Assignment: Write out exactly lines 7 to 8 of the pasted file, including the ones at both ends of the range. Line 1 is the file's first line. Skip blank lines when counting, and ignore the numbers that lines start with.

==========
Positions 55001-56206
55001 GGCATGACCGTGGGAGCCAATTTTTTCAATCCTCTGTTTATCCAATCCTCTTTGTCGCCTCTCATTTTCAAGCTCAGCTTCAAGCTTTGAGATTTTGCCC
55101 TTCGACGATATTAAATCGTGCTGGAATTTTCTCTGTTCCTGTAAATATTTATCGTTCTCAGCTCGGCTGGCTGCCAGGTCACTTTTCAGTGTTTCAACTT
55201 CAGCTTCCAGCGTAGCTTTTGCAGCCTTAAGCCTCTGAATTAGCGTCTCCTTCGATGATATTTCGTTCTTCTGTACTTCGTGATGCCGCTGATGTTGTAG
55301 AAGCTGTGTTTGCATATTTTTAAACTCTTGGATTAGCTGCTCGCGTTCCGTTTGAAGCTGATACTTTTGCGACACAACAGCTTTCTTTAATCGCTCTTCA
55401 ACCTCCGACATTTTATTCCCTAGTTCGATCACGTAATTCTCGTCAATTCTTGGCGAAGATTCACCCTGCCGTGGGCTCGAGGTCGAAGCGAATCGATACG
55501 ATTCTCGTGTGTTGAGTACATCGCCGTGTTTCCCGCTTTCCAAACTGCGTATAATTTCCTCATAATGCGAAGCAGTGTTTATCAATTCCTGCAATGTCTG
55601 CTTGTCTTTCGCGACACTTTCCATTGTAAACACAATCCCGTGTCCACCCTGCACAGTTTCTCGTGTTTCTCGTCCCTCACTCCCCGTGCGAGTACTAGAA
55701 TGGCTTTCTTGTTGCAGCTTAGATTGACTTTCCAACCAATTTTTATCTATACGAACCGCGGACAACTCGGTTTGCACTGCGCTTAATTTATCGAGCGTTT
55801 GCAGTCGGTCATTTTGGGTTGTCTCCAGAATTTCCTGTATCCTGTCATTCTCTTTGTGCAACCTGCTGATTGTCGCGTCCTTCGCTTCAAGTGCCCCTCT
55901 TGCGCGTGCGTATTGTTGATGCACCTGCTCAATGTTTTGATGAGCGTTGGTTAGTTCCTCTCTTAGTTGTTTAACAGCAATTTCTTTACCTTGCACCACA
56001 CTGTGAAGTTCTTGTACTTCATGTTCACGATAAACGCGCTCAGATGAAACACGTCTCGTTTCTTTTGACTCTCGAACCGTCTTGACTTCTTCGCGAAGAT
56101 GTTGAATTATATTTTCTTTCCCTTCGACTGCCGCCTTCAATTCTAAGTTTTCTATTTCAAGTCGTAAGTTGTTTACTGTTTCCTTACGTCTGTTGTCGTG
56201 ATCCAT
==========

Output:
55501 ATTCTCGTGTGTTGAGTACATCGCCGTGTTTCCCGCTTTCCAAACTGCGTATAATTTCCTCATAATGCGAAGCAGTGTTTATCAATTCCTGCAATGTCTG
55601 CTTGTCTTTCGCGACACTTTCCATTGTAAACACAATCCCGTGTCCACCCTGCACAGTTTCTCGTGTTTCTCGTCCCTCACTCCCCGTGCGAGTACTAGAA